It’s well known that The Hollywood Reporter and Variety cravenly promise Oscar hopefuls flattering coverage. But Vanity Fair? Granted, its year-round showbiz coverage has all the heft of a marshmallow. But its Deputy Editor Bruce Handy this Oscar season wrote for the magazine’s website one brief but hardly brutal column dissecting Jessica Chastain‘s body of work. This wasn’t some freelancer: this was the magazine’s #2 who dared to express mild criticism about the Best Actress Oscar nominee for Zero Dark Thirty. ”I’m surprised it’s being hailed as one of the year’s great performances, and that it has earned her an Oscar nomination for best actress,” Handy opined. “It’s not the sort of flashy thing, like playing a transgendered murder victim or quadriplegic boxer, that the Academy normally rewards.” He included much praise but also said Chastain was an “empty vessel”‘ and “recessive presence” who doesn’t “quite hold your eye”.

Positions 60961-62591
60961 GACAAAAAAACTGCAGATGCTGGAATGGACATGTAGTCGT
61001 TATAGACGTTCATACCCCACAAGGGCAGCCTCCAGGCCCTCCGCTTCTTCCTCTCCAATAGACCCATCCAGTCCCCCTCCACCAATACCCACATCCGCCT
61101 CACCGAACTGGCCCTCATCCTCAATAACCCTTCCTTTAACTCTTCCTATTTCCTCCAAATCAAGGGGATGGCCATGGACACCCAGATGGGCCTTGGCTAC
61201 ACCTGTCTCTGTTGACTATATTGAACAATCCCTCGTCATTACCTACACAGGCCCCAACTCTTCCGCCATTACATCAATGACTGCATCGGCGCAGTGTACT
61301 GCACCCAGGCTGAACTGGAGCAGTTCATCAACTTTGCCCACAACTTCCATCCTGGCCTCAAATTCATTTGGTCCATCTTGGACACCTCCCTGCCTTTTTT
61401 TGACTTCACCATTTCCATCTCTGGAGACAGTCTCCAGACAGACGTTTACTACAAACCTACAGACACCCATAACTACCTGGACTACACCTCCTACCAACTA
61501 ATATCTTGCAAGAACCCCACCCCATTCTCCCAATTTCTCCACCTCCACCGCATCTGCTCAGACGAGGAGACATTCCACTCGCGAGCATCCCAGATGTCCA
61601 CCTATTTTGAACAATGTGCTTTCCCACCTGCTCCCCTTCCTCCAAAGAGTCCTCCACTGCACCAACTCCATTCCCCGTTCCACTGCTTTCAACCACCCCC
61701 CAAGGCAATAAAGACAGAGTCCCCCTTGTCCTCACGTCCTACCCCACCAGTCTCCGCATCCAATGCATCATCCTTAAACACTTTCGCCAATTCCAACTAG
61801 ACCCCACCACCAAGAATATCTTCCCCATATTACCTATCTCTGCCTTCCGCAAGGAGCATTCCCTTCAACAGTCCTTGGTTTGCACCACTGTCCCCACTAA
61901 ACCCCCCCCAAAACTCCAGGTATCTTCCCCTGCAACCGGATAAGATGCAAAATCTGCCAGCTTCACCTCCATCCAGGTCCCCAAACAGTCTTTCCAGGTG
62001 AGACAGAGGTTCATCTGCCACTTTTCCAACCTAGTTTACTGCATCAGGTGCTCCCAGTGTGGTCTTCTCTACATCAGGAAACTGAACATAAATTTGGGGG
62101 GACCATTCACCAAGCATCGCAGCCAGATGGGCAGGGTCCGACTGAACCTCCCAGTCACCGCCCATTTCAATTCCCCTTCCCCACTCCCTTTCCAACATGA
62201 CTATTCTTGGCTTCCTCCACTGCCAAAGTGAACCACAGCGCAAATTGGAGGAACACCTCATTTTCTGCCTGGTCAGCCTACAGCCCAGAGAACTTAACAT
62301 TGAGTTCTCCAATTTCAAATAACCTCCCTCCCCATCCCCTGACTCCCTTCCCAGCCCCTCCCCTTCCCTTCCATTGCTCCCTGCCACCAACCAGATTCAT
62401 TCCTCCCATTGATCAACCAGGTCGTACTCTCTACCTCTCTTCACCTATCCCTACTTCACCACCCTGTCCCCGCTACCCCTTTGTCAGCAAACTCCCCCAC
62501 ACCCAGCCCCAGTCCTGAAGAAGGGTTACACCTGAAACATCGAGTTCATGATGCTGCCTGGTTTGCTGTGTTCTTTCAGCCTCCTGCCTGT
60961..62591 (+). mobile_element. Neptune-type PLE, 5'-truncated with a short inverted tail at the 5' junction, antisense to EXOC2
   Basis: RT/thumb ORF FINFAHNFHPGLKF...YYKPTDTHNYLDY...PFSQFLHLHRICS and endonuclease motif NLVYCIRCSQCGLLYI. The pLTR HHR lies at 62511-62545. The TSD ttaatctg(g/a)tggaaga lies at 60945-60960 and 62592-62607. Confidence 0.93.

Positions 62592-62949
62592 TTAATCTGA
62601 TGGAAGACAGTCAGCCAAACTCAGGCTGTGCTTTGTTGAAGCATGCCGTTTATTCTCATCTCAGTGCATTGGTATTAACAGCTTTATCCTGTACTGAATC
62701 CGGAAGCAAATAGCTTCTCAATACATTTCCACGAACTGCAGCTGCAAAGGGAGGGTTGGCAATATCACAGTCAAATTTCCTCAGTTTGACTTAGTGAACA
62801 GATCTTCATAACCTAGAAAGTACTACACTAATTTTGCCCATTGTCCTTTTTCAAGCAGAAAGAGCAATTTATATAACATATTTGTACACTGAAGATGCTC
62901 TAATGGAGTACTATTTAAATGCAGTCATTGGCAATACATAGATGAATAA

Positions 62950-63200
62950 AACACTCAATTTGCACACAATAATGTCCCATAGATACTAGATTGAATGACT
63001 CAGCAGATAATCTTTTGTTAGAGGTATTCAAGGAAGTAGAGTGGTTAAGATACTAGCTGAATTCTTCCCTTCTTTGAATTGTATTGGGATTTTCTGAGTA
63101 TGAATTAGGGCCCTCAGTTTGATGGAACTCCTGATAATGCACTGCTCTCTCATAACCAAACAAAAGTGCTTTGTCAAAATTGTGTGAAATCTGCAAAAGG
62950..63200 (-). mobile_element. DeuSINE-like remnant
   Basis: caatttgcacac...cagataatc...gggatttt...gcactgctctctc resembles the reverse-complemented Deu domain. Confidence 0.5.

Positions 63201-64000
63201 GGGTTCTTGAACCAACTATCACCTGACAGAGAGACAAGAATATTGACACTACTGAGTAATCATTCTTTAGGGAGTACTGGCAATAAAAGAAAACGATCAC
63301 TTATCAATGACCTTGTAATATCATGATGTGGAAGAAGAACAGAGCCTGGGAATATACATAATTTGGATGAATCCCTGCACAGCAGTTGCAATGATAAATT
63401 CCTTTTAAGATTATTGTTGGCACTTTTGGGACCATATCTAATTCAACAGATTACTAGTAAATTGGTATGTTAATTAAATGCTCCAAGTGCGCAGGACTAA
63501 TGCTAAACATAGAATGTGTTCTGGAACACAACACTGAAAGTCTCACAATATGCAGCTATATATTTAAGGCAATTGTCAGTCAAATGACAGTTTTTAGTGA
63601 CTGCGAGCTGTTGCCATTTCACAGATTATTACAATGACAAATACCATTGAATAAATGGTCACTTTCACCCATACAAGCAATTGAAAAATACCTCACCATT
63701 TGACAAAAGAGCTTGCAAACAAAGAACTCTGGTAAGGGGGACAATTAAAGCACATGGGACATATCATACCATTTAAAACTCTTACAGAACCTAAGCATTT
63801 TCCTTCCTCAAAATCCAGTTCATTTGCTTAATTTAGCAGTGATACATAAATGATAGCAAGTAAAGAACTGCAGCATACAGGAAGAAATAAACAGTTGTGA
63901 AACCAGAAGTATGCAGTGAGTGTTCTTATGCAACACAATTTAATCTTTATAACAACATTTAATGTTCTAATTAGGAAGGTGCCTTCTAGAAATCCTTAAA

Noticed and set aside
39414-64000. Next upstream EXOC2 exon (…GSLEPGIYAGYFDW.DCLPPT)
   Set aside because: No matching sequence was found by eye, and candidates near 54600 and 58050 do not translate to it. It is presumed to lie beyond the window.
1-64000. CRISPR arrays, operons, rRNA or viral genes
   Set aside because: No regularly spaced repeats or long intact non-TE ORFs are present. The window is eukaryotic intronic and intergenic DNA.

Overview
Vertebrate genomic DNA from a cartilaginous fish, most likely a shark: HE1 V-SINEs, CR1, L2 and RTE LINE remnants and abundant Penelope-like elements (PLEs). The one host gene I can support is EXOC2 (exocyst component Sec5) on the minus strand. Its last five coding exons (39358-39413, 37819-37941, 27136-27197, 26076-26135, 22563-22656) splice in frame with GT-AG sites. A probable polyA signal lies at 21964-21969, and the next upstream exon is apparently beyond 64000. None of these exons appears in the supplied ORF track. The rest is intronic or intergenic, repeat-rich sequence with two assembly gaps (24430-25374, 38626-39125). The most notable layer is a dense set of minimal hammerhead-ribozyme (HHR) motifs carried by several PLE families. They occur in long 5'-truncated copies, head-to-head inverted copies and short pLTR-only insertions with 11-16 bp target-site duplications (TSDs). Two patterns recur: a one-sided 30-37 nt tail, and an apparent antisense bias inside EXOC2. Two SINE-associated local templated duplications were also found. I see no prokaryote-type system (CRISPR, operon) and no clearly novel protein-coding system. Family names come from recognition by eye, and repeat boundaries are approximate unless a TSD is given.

The piece posted on the VF website January 25th at a pivotal point in Oscar campaigning: just before final paper ballots went out and online voting began. Within a day, the analysis was gone. Not just gone from the VF website but really really really erased from the Internet at large. (Replaced by this sassy VF error message flaunting top editor Graydon Carter.) Publicists for Sony Pictures and Chastain’s BNC flackery told me it was “not true” that VF deleted the article. But, to its credit, Vanity Fair owned up to it. Explained VF spokeswoman Beth Kseniak: “We took it down because it ran counter to what a number of people at the magazine believed.”